Welcome to this week’s planning roundup of the most interesting decisions made in Reading.

This week’s edition includes the approval of 76 new flats in the town centre, a new tattoo studio, a 5G tower being refused, a proposal at a butchers and an unauthorised two-flat development.

Offices at the site of a former nightclub in the town centre will be converted into 76 flats.

The building, on Duke Street, includes former nightclub Po Nah Nah, which closed in 2008, and riverside offices on the basement, ground and four upper floors.

Developer Lipman Properties will replace the offices at Dukesbridge House, with the disused nightclub area of the building unaffected by the plans.

The developer’s planning consultant said: “The new flats will provide a much-needed range of housing for first time buyers or downsizers in Reading in a highly accessible and sustainable location.”

READ MORE: Road closures outside schools could be introduced by Christmas

There will be 70 one-bedroom flats, along with four studio apartments and two two-bedroom flats.

The change of use of the site from offices into flats was approved by Reading Borough Council (RBC) under prior approval legislation created by the government in 2013.

A vacant former bicycle shop in the town centre will become a tattoo parlour, after plans were approved this week.

Plans were submitted by Mystic Lounge Tattoo Ltd to change the use of the vacant unit at 133 Friar Street, Reading, from a retail shop to a tattoo studio.

The unit – which is on the corner of Union Street or ‘Smelly Alley’ – has been vacant for around six months having most recently been occupied by SCUK Co Bikes as a bicycle shop.

There will be a reception and seating area on the ground floor level, tattooing space on the first and second floors and the basement will be used for storage.

Plans for a 20 metre 5G tower next to Royal Berkshire Hospital has been withdrawn after heritage consultants raised concerns about the impact on Grade II listed buildings.

Hutchison 3G UK Ltd had planned to erect the metre mast next to the hospital’s Craven Road Car Park.

Matthew Burns, an historic buildings consultant, said: “The proposed installation of a 20m telecoms mast and associated infrastructure in this location would harm a number of designated heritage assets…including four Grade II Listed Buildings and the settings of two Conservation Areas.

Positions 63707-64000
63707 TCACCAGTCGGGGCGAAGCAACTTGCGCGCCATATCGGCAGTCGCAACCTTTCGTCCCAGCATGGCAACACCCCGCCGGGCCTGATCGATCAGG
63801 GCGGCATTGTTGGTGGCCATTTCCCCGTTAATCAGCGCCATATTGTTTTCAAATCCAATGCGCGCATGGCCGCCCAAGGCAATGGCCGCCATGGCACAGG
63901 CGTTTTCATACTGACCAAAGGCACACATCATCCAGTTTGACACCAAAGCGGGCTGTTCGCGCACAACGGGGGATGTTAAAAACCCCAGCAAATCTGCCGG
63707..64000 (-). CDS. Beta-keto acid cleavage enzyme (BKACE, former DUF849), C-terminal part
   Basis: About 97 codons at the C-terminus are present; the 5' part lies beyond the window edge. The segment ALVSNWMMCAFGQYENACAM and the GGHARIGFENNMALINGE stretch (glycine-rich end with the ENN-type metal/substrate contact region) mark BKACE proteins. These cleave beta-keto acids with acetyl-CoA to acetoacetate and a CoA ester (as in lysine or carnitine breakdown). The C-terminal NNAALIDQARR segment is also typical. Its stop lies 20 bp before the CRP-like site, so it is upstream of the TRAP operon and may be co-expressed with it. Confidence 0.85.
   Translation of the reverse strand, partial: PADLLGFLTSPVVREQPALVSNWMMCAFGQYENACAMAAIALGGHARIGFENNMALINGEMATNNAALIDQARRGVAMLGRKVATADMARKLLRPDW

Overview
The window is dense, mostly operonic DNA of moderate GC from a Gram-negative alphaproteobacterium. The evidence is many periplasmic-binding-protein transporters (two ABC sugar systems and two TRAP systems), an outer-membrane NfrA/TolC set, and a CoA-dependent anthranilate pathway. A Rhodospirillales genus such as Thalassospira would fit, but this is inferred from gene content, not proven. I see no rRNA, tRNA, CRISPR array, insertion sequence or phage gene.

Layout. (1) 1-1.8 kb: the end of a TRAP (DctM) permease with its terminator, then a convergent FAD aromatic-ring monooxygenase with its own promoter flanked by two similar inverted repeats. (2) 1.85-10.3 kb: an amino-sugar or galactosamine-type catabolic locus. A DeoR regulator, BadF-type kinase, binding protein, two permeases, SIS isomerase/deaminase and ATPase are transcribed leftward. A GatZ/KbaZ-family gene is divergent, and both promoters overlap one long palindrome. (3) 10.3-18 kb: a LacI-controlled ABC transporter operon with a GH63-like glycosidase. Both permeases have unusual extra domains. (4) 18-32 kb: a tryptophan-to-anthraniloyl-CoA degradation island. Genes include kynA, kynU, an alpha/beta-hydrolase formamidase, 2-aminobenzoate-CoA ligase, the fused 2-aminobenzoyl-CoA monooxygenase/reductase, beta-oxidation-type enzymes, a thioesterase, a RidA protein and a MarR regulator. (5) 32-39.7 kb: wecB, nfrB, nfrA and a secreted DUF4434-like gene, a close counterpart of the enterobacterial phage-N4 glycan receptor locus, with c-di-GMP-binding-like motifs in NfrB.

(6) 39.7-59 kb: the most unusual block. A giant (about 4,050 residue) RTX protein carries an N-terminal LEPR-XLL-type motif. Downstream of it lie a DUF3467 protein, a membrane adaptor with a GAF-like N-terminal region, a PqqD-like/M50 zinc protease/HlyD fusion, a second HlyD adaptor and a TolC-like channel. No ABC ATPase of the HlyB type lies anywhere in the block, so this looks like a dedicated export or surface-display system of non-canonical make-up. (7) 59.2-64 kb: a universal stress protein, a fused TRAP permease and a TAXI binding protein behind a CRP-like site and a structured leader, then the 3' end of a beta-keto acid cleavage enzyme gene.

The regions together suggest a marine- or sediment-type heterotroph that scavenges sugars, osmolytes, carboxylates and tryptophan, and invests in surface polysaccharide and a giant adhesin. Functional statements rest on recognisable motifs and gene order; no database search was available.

“The proposed location is therefore considered to be unsuitable to this type of development and refusal is recommended.”

He said the setting of Grade II listed buildings at Reading School would be affected:

  • Main building
  • South House
  • Building to east of South House
  • Chapel

An application to turn a 100-year-old butchers – which closed in March – into a flat in Caversham has been withdrawn.

It is not yet clear why or what the intention is now for the closed-down Whitings Butchers at 20 Coldicutt Street.

The family-run Caversham butchers stopped trading at the end of March because of owner Martin Howarth’s health.

Mr Howarth has the rare immune condition pyoderma gangrenosum which forced him to undergo a double amputation and the family decided to close the shop in March.

An application to rectify unauthorised works which converted basement storage into two basement flats has been refused by the council.

The developer initially converted the building at Eldon Terrace into two flats without seeking approval from the council and his retrospective application was refused by both RBC and a planning inspector on appeal.

READ MORE: Revealed - The cost of failed chaotic Caversham walking and cycling scheme scrapped after one week

The planning officer said: “It is not considered that the amendments proposed would fundamentally alter the issue that these are basement units which suffer from unacceptable outlooks and generally poor light levels.”

A resident who lives in the building slammed the developer for building the flats without consulting the council first.

He said: “There is insufficient lightwell to the front and the rear of the property and this has not been addressed.

“There are currently serious ‘waste’ issues at the development, caused by there being eight flats rather than six.

“There are also major parking problems on site, due to the additional two basement flats being occupied, and the occupants trying to park on site, rather than being used for storage.

“We would welcome RBC taking the appropriate action to ensure these two units are changed back to storage units and kitchens and the bathrooms removed at the earliest opportunity.”